D: Mike Nichols
Paramount (Martin Ransohoff & John Calley)
USA 🇺🇸 1970
W: Buck Henry [based on the novel by Joseph Heller]
DP: David Watkin
Ed: Sam O'Steen
PD: Richard Sylbert
Alan Arkin (Capt. Yossarian), Martin Balsam (Col. Cathcart), Richard Benjamin (Maj. Danby), Art Garfunkel (Capt. Nately), Bob Newhart (Maj. Major), Anthony Perkins (Chaplain Tappmann), Paula Prentiss (Nurse Duckett), Martin Sheen (Lt. Dobbs). Jon Voight (Milo Minderbinder)
Joseph Heller's classic anti-war novel gets it's big screen adaptation which left purists a little peeved, but is good enough entertainment for those who've not read the original book, bolstered by Alan Arkin's performance as Captain Yossarian, an American pilot whose attempts to have himself grounded by the medical personnel are futile, since they declare anyone who is willing to fly during air raids must be crazy, therefore asking to be grounded prove that he is of sound mind. The paradoxical catch-22 of the title.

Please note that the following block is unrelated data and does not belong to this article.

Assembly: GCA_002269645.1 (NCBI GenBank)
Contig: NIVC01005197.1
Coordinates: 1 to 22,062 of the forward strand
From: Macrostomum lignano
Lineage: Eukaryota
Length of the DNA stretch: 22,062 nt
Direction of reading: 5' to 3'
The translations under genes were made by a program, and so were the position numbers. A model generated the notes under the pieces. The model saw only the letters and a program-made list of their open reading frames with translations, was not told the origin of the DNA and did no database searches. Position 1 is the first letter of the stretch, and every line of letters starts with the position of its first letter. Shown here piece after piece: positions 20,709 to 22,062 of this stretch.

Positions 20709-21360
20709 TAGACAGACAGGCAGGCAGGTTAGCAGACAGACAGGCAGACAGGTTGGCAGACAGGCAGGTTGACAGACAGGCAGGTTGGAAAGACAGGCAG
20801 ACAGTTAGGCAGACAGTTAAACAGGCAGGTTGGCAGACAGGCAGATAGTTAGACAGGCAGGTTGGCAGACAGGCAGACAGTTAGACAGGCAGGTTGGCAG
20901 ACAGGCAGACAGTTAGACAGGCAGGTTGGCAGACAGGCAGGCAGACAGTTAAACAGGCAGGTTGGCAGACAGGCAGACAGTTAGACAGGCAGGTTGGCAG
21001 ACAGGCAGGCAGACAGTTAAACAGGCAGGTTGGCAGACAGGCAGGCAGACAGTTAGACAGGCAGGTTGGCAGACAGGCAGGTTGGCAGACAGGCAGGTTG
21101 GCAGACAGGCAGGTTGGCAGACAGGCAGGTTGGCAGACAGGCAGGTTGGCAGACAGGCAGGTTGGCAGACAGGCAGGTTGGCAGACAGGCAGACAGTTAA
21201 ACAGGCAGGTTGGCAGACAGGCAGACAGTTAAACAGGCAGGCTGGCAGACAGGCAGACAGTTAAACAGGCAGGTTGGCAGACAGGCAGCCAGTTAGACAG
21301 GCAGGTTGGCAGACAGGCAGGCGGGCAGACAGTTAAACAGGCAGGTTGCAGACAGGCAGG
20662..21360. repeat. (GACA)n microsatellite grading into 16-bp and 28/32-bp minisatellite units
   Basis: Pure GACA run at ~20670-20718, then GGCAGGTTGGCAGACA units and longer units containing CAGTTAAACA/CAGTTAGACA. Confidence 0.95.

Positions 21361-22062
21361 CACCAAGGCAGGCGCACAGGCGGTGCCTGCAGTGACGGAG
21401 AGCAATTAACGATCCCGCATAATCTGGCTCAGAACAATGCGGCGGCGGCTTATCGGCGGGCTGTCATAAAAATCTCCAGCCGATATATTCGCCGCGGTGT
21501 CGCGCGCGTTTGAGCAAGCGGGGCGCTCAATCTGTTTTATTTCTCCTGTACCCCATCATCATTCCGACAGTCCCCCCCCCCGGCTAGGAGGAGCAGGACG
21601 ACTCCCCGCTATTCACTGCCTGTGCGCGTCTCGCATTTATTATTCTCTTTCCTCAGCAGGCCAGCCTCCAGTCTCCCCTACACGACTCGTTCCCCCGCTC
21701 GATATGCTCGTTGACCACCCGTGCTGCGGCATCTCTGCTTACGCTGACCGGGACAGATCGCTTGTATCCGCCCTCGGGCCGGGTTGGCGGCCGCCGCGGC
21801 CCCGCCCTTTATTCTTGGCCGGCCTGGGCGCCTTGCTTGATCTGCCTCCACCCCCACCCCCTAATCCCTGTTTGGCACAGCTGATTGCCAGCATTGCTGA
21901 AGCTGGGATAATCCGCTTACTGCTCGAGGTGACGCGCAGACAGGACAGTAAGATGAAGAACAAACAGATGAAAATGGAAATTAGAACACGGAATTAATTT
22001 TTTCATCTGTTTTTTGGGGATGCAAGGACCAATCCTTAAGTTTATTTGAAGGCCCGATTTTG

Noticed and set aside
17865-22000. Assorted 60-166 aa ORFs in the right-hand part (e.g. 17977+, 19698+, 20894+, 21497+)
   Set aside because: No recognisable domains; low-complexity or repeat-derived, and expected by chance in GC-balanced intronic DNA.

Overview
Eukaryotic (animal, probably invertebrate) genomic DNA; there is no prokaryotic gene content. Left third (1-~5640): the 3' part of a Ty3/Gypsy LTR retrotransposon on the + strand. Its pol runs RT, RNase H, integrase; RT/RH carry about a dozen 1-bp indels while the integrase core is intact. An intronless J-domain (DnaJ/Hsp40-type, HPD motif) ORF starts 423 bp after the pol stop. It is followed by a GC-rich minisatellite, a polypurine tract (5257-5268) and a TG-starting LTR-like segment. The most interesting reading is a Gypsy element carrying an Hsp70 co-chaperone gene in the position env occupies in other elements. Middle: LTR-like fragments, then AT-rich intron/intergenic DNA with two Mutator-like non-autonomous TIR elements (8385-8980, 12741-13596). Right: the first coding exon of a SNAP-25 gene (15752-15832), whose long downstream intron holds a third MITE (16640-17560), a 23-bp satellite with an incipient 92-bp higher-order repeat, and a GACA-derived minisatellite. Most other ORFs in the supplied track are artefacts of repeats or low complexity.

The film depicts an empty, philosophical vision of war, with moments of black comedy, but ultimately it's Arkin's performance which keeps up the viewer interest.